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Valencell: The heart matters but the ear wins out in the final analysis

Most biometric wearables today have moved to using an optical methodology called photoplethysmography (PPG), which shines light into the body and measures the light that bounces back – here is what you need to know about Optical Heart Rate Monitoring (OHRM).

PPG is very difficult to properly and accurately measure, but it is probably the best technique that will be closest to the accuracy of the chest strap, a defacto standard in medical heart monitoring. A good high-quality PPG signal is absolutely critical to proper heart rate accuracy measurements as well as many other biometrics parameters that are important to monitor, such as breathing rate, cardiac efficiency, blood pressure, and other important bodily parameters. It is relatively easy to get heart rate for a stationary person, but you will not be able to accurately get to the more advanced metrics of a person on the move without some real creative algorithms and a very accurate measurement technique impervious to motion.

PPG has traditionally been used to measure blood flow changes and translate these changes to pulse rate. Existing products using PPG have been great for hospitals but far too large and uncomfortable for the average person to effectively monitor their vital signs. Size, ergonomics, weight and accuracy are especially important for measuring blood flow during exercise or in outdoor activity—Oh right—and there’s the need for accuracy and repeatability.

I had spoken previously in a conference call to Dr. Steven LeBoeuf, co-founder and President of Valencell, Inc., to understand this PPG technique. LeBoeuf, before Valencell, led the optoelectronic biosensor program at GE Global Research, where he managed the development and productization of biosensor systems and developed cutting-edge nanosensor technology. Before joining GE, LeBoeuf developed optoelectronic solid-state materials and devices while researching at North Carolina State University. LeBoeuf holds a Ph.D. in Electrical Engineering from N.C. State and a B.S. in Mathematics and Electrical Engineering from Louisiana Tech University.

Figure 1

Valencell's booth at CES 2016

Valencell’s booth at CES 2016

I finally met him at Valencell’s booth at CES in Las Vegas this year (See Figures 1 and 5). LeBoeuf is a bright and innovative engineer and extremely passionate about his technology that can revolutionize the Health and Fitness market. We spoke for quite some time at his booth at CES amongst gymnastic fitness people, in various forms of strenuous exercise, were being continuously monitored (See Figures 2, 3 and 4) using Valencell’s patented PerformTek biometric signal extraction method.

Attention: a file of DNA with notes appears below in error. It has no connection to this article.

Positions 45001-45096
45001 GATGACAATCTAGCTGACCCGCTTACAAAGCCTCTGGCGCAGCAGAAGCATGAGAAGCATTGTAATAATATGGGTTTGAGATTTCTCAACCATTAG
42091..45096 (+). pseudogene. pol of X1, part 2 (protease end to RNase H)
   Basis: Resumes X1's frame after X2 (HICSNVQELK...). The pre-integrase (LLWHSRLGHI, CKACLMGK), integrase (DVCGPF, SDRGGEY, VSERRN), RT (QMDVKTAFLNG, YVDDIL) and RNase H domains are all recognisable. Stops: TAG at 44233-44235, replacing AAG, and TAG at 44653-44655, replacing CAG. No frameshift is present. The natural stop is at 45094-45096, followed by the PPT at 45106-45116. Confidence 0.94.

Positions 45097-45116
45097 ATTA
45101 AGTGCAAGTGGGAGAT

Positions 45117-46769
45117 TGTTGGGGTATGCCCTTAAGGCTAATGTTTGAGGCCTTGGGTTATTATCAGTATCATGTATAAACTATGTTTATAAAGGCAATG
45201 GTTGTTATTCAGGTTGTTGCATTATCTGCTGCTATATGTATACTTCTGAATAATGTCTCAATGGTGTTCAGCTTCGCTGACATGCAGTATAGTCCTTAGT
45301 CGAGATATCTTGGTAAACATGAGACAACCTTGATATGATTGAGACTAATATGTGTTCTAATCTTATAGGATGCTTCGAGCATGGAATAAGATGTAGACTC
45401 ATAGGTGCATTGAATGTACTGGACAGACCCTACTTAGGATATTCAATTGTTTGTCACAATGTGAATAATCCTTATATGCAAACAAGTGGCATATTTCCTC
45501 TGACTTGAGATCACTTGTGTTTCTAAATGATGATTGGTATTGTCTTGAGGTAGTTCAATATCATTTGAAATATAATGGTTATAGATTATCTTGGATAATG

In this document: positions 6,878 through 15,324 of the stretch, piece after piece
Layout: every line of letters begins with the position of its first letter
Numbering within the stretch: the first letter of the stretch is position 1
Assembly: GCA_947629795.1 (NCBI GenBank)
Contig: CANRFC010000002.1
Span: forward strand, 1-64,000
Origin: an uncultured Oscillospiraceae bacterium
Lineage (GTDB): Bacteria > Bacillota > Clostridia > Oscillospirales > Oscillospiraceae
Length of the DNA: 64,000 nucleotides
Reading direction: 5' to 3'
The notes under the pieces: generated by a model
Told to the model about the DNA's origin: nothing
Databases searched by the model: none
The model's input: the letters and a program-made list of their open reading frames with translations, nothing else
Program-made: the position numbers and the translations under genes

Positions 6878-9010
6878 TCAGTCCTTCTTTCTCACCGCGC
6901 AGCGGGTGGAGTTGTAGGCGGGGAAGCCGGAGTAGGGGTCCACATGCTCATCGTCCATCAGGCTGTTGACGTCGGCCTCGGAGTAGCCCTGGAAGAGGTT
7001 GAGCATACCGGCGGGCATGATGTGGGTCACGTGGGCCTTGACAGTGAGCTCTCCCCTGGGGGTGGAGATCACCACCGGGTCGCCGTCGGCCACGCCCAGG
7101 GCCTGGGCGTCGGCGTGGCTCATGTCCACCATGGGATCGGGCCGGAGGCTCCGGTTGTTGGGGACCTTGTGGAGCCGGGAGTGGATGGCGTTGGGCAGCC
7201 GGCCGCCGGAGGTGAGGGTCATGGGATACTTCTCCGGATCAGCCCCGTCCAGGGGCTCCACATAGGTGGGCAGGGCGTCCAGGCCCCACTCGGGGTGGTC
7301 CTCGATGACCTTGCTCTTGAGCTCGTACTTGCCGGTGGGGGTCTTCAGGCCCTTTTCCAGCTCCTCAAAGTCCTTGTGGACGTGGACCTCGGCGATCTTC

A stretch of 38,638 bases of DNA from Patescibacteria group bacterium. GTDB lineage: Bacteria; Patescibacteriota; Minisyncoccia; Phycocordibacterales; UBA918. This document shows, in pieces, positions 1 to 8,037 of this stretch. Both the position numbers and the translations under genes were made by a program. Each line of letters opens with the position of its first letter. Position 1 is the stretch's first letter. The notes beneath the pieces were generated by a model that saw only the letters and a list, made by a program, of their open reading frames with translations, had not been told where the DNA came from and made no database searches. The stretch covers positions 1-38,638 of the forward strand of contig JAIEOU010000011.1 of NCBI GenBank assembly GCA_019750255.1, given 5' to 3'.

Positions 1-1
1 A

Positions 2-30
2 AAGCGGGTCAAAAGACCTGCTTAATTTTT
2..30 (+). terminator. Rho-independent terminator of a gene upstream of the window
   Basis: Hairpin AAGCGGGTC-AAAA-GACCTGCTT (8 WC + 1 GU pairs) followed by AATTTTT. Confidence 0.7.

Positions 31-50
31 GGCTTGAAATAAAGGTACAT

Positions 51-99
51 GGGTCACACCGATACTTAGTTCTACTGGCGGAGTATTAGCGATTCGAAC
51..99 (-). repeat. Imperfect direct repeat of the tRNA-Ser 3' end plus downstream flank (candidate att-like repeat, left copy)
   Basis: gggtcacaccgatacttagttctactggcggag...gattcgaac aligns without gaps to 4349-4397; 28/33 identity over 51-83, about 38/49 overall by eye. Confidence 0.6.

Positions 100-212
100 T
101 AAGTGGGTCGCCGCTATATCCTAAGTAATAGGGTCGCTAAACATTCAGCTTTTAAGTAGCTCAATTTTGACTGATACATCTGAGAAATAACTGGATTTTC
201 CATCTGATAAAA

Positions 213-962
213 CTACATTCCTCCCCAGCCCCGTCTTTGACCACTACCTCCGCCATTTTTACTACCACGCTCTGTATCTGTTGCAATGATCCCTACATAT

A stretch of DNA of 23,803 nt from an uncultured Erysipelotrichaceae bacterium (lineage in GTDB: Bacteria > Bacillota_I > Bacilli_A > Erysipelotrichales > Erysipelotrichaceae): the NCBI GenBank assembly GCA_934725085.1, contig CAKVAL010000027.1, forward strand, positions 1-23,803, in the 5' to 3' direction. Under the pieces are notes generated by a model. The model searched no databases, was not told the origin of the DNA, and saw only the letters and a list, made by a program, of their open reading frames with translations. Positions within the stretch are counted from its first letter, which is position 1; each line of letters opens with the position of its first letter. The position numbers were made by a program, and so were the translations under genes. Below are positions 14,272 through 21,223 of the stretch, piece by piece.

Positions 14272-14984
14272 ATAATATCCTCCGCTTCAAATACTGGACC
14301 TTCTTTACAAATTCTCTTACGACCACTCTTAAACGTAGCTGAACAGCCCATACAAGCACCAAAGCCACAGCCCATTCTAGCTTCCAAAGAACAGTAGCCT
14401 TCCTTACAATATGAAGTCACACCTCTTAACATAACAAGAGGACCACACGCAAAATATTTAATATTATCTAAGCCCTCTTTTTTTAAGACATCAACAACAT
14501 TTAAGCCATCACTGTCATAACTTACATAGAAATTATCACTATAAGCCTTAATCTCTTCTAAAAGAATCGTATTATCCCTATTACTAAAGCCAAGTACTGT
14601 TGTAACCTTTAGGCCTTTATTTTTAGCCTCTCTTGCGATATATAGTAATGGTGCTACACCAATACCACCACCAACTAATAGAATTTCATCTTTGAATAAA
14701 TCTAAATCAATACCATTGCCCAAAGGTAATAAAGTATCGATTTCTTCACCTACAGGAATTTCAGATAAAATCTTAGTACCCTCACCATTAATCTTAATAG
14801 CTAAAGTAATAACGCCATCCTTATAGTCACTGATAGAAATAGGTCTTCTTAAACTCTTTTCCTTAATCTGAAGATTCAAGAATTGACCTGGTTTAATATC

Figure 2

The athletes and Valencell personnel were being monitored in a very dynamic demo at their CES booth.

The athletes and Valencell personnel were being monitored in a very dynamic demo at their CES booth.

Figure 3

A Valencell athlete working the rings was one of the eight people being continuously monitored

A Valencell athlete working the rings was one of the eight people being continuously monitored

Figure 4

Two more athletes in various exercises were also part of the eight people being monitored.

Two more athletes in various exercises were also part of the eight people being monitored.

Figure 5

Dr. Steven LeBoeuf in a very animated explanation of what was going on in the booth and how his patented PerformTek biometric signal extraction method works in accurately monitoring activity. I am feverishly writing his every word.

Dr. Steven LeBoeuf in a very animated explanation of what was going on in the booth and how his patented PerformTek biometric signal extraction method works in accurately monitoring activity. I am feverishly writing his every word.